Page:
A distinctive whisper is more persuasive than any shout

REVIEW: The Death of Night. Selected poems by Ndrek Gjini. Pbck. 89pp. Emal publishers. ISBN 9928-04-026-5

By Patrick Deeley *

I have read Ndrek Gjini’s book ‘The Death of Night’, and I am touched by the distinctive style and by the quiet yet forthright testament that these poems provide to nature, family and place. ‘The Balkan View’, ‘The Parents’ Do Not Die’, ‘Game’, and ‘How To Read The Wind’ strike me as particularly impressive pieces indeed. His poetry is both inhabiting and inhabited; it possesses a keen awareness of the sentience of the world and its creatures. He draws us in to muse on the subjects his poems raise. Their distinctive whisper is more persuasive than any shout. The wind is read,the folk memory given voice. The bonfire of nature, as Hopkins says burns on. He tends and attends to it with diligence and compassion.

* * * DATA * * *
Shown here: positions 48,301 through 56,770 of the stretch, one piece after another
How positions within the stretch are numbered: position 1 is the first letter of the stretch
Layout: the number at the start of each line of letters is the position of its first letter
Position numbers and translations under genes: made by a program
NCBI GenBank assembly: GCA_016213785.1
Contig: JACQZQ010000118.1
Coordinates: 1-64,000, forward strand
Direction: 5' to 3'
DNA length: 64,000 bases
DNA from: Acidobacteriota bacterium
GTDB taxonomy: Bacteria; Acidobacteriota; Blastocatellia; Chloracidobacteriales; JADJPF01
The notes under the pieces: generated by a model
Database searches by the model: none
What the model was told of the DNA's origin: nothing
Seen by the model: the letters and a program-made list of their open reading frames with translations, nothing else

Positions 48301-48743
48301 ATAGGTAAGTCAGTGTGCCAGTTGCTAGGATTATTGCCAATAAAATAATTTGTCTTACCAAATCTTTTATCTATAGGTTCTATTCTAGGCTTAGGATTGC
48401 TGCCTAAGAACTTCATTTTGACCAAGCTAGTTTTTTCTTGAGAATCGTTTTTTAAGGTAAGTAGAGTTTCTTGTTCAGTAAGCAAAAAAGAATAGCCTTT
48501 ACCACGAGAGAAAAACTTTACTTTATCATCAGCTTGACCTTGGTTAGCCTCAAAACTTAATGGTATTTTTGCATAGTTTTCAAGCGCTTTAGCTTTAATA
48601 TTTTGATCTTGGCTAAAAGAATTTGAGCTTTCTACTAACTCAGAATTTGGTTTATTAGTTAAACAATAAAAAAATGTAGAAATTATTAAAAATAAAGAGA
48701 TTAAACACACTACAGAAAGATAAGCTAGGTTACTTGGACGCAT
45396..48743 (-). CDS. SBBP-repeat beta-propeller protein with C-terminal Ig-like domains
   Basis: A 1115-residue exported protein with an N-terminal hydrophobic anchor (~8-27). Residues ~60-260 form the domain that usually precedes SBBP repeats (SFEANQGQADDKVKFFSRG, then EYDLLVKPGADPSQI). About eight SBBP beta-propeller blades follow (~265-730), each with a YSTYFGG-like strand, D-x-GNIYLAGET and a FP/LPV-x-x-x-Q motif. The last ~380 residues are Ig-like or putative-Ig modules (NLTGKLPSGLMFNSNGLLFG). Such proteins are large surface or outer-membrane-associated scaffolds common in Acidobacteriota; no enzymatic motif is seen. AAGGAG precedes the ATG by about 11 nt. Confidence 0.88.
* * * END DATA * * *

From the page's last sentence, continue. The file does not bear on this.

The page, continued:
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*Patrick Deeley served on the Council of Poetry Ireland from 1984 to 1989. He has conducted lectures for post-graduate students on literary exchange programmes at Trinity College Dublin and has read at Cuirt, Galway Arts, Kilkenny Arts, Boyle, Baffle, and West Cork Festival. Seven highly praised collections of his poems have been published by Dedalus Press

Posted on February 9, 2014, in Home. Bookmark the permalink. Comments Off on A distinctive whisper is more persuasive than any shout.

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